Google domain name registration service announced
A Google domain name registration service, in which customers will be able to search, find, buy and transfer domain names for their businesses, has been unveiled. Google says it is currently testing the service.
According to research carried out by Google, 55% of small businesses do not have a domain name.
The search engine giant said that while it had been exploring ways to help small enterprises succeed online, through such tools as Google My Business, it saw that the starting point of every business is increasingly linked to its presence online – a website – which begins with a domain name.
Beta version being tested
Google is inviting a small number of individuals “to kick the tires” on Google Domains, a service where people can register their domain names – it is currently under construction.
“Businesses will be able to search, find, purchase and transfer the best domain for their business – whether it’s .com, .biz, .org, or any of the wide range of new domains that are being released to the Web.”
Google Domains is not ready yet, and there are still some features to add. Meanwhile, the company is allowing a small group of people, who have an invitation code, to purchase and transfer domain names through it. These individuals then send feedback on their experience.
“While we’re still building out all of the features, our goal is to make Google Domains more widely available soon. You can check out the first cut of what we’re working on at www.google.com/domains.”
GoDaddy to raise $100 million
Google’s move coincides with GoDaddy’s, one of the largest domain registration companies, which filed papers on June 9th at the US Securities Exchange Commission to raise $100 million through a share sale, i.e. it filed for an IPO (initial public offering).
Google is now in direct competition with GoDaddy, which managed 57 million domains and generated revenues of $1.1 billion in 2013.
Google says it is working together with Shopify, Wix.com, Weebly, and Squarespace to get the domain name service right.
Should registrars be worried?
Although currently at the “beta” stage, Google’s service appears to provide a range of features typically found in GoDaddy, eNom, Namecheap, Hover and other registrars.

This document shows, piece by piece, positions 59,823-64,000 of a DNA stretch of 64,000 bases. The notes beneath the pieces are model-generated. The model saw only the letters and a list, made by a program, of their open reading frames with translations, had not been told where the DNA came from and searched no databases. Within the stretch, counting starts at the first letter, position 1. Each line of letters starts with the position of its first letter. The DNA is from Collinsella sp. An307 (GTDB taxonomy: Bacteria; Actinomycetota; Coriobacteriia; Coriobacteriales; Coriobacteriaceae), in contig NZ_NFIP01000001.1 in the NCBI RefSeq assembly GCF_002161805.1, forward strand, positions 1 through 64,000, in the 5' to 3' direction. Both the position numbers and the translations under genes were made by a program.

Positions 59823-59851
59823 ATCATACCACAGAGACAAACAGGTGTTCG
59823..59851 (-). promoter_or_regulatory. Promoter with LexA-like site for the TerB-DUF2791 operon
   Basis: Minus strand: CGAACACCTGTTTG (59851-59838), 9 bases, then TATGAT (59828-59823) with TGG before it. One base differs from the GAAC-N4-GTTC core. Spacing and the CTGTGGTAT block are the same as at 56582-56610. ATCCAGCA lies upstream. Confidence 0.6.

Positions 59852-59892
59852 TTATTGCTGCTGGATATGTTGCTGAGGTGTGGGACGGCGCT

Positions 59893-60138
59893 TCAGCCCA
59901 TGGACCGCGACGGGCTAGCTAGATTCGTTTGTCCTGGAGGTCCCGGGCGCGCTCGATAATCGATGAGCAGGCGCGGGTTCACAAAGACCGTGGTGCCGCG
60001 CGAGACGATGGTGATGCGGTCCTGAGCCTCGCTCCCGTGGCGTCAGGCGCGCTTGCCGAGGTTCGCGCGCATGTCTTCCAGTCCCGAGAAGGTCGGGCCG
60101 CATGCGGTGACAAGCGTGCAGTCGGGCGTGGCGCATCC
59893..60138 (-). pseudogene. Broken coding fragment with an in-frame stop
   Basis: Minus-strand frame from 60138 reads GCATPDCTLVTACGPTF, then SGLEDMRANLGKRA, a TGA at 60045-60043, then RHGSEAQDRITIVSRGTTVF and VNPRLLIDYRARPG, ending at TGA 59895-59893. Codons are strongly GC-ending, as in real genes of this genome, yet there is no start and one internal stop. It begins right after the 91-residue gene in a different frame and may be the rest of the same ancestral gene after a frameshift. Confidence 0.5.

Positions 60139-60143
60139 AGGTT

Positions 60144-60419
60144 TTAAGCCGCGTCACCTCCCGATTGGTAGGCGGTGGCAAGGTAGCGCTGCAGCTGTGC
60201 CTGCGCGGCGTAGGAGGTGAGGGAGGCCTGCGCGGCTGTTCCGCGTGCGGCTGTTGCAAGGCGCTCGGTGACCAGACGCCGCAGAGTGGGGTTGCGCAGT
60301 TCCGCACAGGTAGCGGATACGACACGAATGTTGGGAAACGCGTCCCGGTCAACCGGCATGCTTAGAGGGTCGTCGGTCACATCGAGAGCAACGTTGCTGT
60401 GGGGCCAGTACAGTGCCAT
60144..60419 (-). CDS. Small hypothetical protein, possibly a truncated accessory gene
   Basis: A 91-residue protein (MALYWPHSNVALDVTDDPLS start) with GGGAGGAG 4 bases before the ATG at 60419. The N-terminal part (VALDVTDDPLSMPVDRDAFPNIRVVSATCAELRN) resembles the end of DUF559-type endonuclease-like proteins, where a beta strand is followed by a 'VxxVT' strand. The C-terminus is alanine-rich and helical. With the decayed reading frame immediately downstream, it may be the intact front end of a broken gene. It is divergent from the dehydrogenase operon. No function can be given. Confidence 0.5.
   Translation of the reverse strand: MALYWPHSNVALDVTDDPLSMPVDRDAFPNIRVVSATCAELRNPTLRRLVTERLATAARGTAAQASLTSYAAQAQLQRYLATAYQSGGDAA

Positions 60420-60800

GoDaddy controls about 30% of the domain registrar market, but it revealed that in 2013 its losses were nearly $200 million. It is definitely not the best time for such companies to now have to face Google as a rival.
For an annual registration fee of $12, Google Domains so far has/offers:
- 10 million resolutions per year on its DNS servers,
- branded email ([email protected]_company.com) that is forwarded to existing mail accounts (different from Google Apps domain support),
- domain forwarding,
- customizable sub-domains,
- no-cost private registration*,
- other offerings, such as .guru, .photography, plus more.
- for an additional fee, seamless access to Weebly, Shopify, Squarespace, and Wix for those wanting a comprehensive package for building a website.
*Unlike other registrars, Google customers who register their domain privately will not be charged. With a private registration, your name, address and contact data are kept from the public eye.
Already looking like a full service
It is already starting to look like the birth of a fully-fledged domain registrar business. Customers can, in effect, run their entire website without ever having to exit the Google environment.
Google itself will not provide website hosting, but through Google Domains the customer can reach Squarespace, etc. and get hosting.
Will this move eventually allow Google to have a complete stranglehold on small businesses?
Google has been an accredited registrar for several years. Entering the domain registration service makes perfect sense for the company. The move fits well with its two portals: Google My Business and Get Your Business Online.
Google is bound to make the whole process of buying and managing domains much more user friendly than the current pain it is. User friendly means easy to learn how to use and also easy to use.
It also means that the internet mega-giant will soon become the one-stop store for small online businesses.
Isn’t that a good thing? It probably is, but if Google is helping millions of small firms buy domains and build their websites, it is probably going to encourage and even compel them to sign up for its ad services and enterprise tools.
This is all welcome business for Google, but what about small businesses that do not want Google to have so much control over their Internet presence?